President-elect Joe Biden has provided the first glimpse of his incoming administration, introducing a diverse team that he said would help "heal and unite America" and which was "ready to lead the world, not retreat from it."
Addressing the nation on November 24 alongside vice president-elect Kamala Harris, Biden revealed picks for key national-security and foreign-policy positions in keeping with his vision to restore the United States' global leadership role.
"America is back” on the world stage, Biden said in a shift from outgoing President Donald Trump's "America First" approach. Biden said his administration would be "ready to confront adversaries, while not alienating allies."
The president-elect said that his nominee for secretary of state -- his longtime adviser and veteran diplomat Antony Blinken -- would "rebuild morale and trust in the U.S. State Department."
Blinken later vowed to pursue international cooperation as the United States' top diplomat, saying that "we have to proceed with equal measures of humility and confidence."
Biden named Cuban-born lawyer Alejandro Mayorkas as his choice to lead the Department of Homeland Security, which would make him the first Latino to head the agency responsible for most of the country's immigration policies.
Veteran diplomat Linda Thomas-Greenfield, a black woman whom Biden said was known as a "people's ambassador" while carrying out foreign service on African affairs and other roles, was tapped to be U.S. ambassador to the United Nations.
Avril Haines was chosen to occupy the post of director of national intelligence, which would make the former CIA deputy director and former deputy national-security adviser the first woman to head U.S. intelligence.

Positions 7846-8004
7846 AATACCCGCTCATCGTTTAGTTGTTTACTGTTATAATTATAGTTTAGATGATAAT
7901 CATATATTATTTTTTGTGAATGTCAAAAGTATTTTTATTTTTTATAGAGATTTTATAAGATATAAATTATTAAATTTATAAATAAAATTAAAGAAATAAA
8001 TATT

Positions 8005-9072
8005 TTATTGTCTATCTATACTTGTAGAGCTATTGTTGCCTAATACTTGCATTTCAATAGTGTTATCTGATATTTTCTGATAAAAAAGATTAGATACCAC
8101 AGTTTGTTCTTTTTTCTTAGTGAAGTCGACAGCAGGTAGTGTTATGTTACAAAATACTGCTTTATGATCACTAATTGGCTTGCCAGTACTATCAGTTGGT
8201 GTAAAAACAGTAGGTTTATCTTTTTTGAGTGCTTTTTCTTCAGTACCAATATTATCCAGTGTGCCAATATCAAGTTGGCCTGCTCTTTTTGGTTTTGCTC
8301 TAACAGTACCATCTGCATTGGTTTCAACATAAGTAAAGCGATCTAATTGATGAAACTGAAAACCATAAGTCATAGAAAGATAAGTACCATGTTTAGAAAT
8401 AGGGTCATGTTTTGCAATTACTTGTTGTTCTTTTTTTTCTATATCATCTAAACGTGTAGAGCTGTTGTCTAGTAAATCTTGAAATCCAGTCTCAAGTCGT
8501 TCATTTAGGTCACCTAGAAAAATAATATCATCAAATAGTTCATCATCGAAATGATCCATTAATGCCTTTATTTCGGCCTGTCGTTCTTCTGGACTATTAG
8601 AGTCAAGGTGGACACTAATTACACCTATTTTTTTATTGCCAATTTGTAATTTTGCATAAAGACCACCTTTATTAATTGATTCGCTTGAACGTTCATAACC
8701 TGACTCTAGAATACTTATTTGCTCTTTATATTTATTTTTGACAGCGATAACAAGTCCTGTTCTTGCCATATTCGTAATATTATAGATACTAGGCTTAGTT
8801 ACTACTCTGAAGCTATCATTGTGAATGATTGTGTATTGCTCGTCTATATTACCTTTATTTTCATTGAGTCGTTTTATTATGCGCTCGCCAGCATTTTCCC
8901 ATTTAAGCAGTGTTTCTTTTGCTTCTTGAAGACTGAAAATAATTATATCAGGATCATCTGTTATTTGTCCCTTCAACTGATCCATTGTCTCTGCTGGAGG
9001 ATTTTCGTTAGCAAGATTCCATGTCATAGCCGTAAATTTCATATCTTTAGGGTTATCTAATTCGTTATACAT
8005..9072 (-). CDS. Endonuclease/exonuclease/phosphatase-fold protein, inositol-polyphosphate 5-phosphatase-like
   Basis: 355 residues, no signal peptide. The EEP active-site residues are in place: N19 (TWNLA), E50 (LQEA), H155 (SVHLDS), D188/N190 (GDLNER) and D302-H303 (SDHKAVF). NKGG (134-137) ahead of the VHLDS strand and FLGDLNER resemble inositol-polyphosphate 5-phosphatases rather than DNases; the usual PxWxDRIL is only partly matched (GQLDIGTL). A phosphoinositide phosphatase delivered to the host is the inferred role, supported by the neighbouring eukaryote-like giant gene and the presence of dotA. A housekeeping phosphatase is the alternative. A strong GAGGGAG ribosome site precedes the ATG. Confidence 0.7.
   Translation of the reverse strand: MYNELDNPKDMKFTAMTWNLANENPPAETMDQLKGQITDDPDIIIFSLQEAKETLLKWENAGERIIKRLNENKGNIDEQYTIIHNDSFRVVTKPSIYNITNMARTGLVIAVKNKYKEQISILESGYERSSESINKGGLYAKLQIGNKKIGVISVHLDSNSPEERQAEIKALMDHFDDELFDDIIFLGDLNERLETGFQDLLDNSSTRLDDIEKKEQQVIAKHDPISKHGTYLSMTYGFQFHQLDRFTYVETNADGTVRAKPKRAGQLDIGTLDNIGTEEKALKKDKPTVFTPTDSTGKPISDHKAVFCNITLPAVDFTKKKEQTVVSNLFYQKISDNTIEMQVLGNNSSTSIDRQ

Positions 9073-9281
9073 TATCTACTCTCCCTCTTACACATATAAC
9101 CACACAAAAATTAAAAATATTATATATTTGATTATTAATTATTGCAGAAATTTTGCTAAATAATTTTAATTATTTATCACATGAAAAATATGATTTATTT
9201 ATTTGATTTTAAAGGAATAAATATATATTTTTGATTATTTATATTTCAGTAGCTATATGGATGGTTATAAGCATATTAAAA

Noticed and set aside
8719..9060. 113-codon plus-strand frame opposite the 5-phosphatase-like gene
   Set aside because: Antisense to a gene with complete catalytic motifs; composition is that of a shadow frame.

For national-security adviser, the pick was Jake Sullivan, another alumnus of the administration of Barack Obama in which Biden served as vice president.
Biden also highlighted his intention to take a leading role on the environment, saying that for the first time "climate change will be on the agenda in the situation room" with his appointment of former Secretary of State John Kerry as his special presidential envoy for climate issues.
In the newly created position, Kerry will be a member of the National Security Council "and will have a seat at every table," Biden said.
Biden's unveiling of his nominees came a day after Trump signed off on the start of the White House transition, despite continuing to refuse to concede victory to Biden in the November 3 presidential election.
The event, held at a theater in Biden's hometown of Wilmington, Delaware, also came just minutes after Biden's victory in Nevada -- one of the last battleground states to approve results -- became official.
All of his nominees must be approved by the Senate, which could still be controlled by Republicans depending on twin runoff elections in the state of Georgia on January 5, 2021.
Biden, who is to be inaugurated as president in Washington on January 20, said that he hoped his nominees receive prompt confirmation.